Ernest L. Wilkinson
Students, faculty, and visitors alike have spent countless hours in the Ernest L. Wilkinson Student Center (affectionately called the “Wilk”), the hub of all student activity since its construction in 1964. While the Wilk itself is well-known and well-loved by many, its namesake—BYU president Ernest L. Wilkinson—left a legacy as long-lasting as the building that bears his name.
Ernest Leroy Wilkinson was born on May 4, 1899, in Ogden, Utah. After graduating from Weber Academy in 1917, he joined the Student Army Training Corps unit at Brigham Young University, the beginning of a lifelong association with the university. Wilkinson served with the army until the end of World War I, then enrolled as a student at BYU. There he met Alice Valera Ludlow, a talented drama major from Spanish Fork, Utah, and the two fell in love. They were sealed by James E. Talmage in the Salt Lake Temple on August 16, 1923 and would become the parents of five children.
After graduating with a bachelor of arts degree from BYU in 1921, Wilkinson and his new bride relocated to Washington, DC, in order for him to attend law school at George Washington University. He graduated summa cum laude with a bachelor of law degree in 1926 and continued his study of law at Harvard University, where he earned a doctor of juridical science in 1927. Wilkinson taught at the New Jersey Law School for several years and had a successful legal career in New York and Washington, DC.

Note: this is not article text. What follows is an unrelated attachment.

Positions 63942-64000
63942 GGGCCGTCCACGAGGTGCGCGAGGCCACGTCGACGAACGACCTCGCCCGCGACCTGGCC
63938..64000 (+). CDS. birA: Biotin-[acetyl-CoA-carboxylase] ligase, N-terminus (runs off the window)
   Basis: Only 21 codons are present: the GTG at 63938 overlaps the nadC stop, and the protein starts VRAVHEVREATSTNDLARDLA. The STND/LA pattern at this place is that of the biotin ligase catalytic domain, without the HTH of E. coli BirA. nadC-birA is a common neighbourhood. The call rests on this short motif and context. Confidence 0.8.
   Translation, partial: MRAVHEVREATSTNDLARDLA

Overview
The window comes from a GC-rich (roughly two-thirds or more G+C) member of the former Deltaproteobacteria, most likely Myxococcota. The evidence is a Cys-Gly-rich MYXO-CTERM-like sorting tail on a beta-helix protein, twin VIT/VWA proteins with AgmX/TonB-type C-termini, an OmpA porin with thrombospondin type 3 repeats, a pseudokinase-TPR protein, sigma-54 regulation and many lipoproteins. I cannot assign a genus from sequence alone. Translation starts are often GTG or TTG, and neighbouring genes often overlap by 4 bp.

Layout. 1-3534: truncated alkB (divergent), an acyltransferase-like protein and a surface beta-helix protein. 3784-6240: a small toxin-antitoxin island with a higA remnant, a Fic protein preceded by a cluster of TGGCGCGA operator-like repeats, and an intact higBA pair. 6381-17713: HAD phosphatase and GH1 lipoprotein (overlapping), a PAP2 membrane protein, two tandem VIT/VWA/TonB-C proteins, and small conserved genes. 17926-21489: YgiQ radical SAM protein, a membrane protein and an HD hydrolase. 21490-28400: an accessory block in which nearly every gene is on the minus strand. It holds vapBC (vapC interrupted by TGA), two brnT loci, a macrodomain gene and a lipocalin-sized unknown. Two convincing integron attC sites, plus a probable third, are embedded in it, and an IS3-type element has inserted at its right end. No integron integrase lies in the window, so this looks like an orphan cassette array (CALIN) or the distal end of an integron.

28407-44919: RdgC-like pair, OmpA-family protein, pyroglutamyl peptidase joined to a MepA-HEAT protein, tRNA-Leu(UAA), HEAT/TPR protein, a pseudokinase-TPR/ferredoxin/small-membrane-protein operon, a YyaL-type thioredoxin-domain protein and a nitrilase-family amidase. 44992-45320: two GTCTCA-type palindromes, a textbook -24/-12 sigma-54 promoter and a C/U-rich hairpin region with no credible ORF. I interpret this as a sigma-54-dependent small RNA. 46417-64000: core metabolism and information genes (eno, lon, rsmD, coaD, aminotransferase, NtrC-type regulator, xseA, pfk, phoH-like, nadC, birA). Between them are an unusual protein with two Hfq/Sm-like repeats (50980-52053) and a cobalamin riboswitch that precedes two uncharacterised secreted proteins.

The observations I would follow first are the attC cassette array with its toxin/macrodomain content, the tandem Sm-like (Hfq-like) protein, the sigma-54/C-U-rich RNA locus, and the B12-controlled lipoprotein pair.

For several years, Wilkinson had been his sharing ideas about BYU’s future with Church leadership, and in 1951 he was appointed as president, succeeding interim president Christen Jensen. President Wilkinson’s twenty-year tenure at BYU could be described with one word: growth.
Due to a number of factors including the work of his predecessors, the growth of the Church, and a nationwide economic upswing, President Wilkinson was able to complete a $100 million building plan, constructing seventy-seven permanent and eighty-two temporary buildings to house eight new colleges as well as other projects. The enrollment of the university increased dramatically (by nearly five times), and the faculty expanded both in number and in qualification, with 54% holding doctorate degrees. The number of graduate degrees increased ten times and the traveling performing groups and athletics received national recognition. However, one of President Wilkinson’s proudest achievements was establishing wards and stakes to serve the students; in 1971 there were ten stakes and 104 branches.
President Wilkinson stepped down in 1971 and passed away in Salt Lake City seven years later on April 6, 1978.